Like many of you, I dream of distant lands—raging waterfalls that cascade over the jungle’s edge, villas stacked tightly along the cliffs and oceans so clear you can see to the bottom. Then, the phone rings and I’m sucked out of my computer screensaver and back to reality. You feel my pain.
So, when Lonely Planet released ULTIMATE TRAVEL: Our List of the 500 Best Places on the Planet…Ranked, (Lonely Planet; October 20, 2015) I was sold. I’ve long been filling my mental bucket of places I must see; If I had it my way, I’d be flying on a plane tonight to see the Northern Lights in Iceland, wailing tomatoes at strangers in Buñol, Spain (La Tomatina festival is a real and amazing thing), or doing my skin a favor with mud from the Dead Sea. While I thought my list was set, this book is opening my eyes to some lesser-known options abroad—even ones that aren’t far from my own backyard. If there is a place you’re on the fence about, this book will convince you.
Here is my own definitive travel bucket list…not ranked:
ARASHIYAMA’S BAMBOO GROVE (Kyoto, Japan):
My only experience with bamboo thus far has been my neighbor’s front yard where he illegally planted it amongst the elm trees for a little added privacy from the street. Here in the Arashiyama Bamboo Grove, Lonely Planet suggests, “Ditch the camera, because there’s a palpable presence to the place that is utterly impossible to capture in pictures.” The pictures did it for me. The mystical, yet eerie bamboo-lined paths seem to go for miles. I wouldn’t mind getting lost for a while.
GREAT BARRIER REEF (Australia):
Admittedly, the Great Barrier Reef has never been on my radar. As the kid who took three hours to jump off the lake dock into three feet of murky water below (while pinching my nose closed with my fingers), anything involving swimming or diving never grabbed me. But the photos of the Great Barrier Reef, with deep, clear, blue waters, have me wishing I was snorkeling with the sea turtles. The promise of peering “into the mouths of metre-long giant clams” have me a bit concerned, but I’m willing to take this chance to have an encounter with the 1,500 species of fish and 400 types of coral. Again, the 17 kinds of sea snakes aren’t even enough to keep me away. But if you want to visit this spot, you should do it fast. Tragically, the rising temperature of the oceans over the years has been killing the coral.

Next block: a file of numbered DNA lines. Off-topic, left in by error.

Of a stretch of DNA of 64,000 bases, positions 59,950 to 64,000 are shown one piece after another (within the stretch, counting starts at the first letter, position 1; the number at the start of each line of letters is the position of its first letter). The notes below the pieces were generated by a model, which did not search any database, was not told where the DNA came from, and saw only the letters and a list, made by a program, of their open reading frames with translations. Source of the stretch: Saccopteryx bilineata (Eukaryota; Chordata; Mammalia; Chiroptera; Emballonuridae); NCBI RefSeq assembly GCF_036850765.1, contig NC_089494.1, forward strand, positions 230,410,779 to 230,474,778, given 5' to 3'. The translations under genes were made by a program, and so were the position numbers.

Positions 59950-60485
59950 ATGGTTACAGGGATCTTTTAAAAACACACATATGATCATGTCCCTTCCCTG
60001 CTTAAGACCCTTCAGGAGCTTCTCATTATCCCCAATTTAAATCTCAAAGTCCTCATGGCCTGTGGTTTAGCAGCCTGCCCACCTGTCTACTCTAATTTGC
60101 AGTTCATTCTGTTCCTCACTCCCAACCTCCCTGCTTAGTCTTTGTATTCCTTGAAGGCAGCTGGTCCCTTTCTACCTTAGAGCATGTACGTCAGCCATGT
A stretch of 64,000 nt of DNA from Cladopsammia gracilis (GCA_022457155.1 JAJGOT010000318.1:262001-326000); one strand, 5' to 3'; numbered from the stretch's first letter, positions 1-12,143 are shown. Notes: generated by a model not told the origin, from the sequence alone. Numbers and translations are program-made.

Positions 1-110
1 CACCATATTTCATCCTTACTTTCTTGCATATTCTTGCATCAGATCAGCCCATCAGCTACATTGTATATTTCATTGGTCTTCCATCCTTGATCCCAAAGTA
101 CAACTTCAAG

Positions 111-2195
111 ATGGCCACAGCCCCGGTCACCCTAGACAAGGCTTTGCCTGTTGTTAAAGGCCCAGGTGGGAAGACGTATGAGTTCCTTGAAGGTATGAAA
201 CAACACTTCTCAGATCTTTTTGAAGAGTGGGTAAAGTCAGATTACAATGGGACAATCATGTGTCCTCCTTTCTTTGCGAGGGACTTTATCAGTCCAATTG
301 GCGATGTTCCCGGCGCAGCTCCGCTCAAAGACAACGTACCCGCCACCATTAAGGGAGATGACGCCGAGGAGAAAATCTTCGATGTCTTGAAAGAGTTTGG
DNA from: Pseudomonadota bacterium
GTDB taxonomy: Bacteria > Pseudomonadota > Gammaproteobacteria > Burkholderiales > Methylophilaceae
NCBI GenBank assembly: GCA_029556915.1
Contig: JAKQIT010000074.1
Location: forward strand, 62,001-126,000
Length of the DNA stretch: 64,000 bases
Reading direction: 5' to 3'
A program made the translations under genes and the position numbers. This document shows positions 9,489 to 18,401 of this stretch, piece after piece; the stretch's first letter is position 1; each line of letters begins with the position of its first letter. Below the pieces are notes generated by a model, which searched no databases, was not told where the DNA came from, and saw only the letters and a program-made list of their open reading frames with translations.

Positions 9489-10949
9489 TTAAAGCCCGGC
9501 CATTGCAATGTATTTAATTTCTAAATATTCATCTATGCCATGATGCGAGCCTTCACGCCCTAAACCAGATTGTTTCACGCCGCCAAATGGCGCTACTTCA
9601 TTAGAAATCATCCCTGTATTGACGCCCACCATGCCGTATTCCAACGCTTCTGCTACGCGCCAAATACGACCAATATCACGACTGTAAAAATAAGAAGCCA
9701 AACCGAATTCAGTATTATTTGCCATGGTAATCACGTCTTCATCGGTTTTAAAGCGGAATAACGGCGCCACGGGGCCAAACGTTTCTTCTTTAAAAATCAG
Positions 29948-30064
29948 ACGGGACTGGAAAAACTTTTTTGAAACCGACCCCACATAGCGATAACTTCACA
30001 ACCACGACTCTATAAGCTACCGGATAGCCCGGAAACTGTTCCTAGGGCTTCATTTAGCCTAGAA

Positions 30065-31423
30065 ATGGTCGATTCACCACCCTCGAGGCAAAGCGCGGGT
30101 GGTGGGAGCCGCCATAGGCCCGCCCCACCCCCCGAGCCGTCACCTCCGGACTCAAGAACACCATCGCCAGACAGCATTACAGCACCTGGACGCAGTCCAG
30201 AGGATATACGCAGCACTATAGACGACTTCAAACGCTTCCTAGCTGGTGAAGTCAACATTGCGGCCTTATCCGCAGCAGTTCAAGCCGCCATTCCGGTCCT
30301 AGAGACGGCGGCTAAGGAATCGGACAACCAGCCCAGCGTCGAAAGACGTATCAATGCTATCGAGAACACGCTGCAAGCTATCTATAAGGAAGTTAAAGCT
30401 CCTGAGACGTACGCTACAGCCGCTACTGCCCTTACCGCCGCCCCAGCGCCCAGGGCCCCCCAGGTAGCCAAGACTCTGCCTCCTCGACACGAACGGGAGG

ALHAMBRA (Granada, Spain):
With plans to visit Spain in my near future, the Palace of the Alhambra is most definitely added to my list. The palace towers take over the skyline, a stunning reminder of 800 years of Moorish presence in the country. Originally built as a fortress in the year 889, many people have laid eyes on the structure. I for one don’t want to be excluded.
BLUE LAGOON (Iceland):
The photo of this spot makes it look like tourists are floating in a steamy, hot cup of milky tea and I mean that in the best way possible. You can just picture grabbing a raft and a good book and floating through the steam clouds and past the black lava field. The waters of the hot spring are a heavenly 100ºF and I want to be there this very second.
THE MIGHTY VOLCANO (Piton de la Fournaise) (Réunion Island, France):
As if the name alone isn’t enough to convince you of its awesomeness, this volcano was responsible for forming most of the island. As one of the world’s most active volcanic locations (with 100 reported eruptions since 1640), it won’t be a relaxing visit, but it will certainly be one to remember.
PETRA (MA’AN GOVERNORATE, JORDAN):
A UNESCO World Heritage Site, this city has been lived in since prehistoric times, but wasn’t discovered until 1812 when explorer Johann Ludwig Burckhardt went searching for the rumored “lost city of the Nabataeans.” Portions of the city are carved out of the mountain stone. With such intricate carvings that have stood the test of time, it’s no wonder millions have traveled here since its discovery.
Which spots do you have on your own bucket list? Which have you seen that you’d recommend? Share in the comments!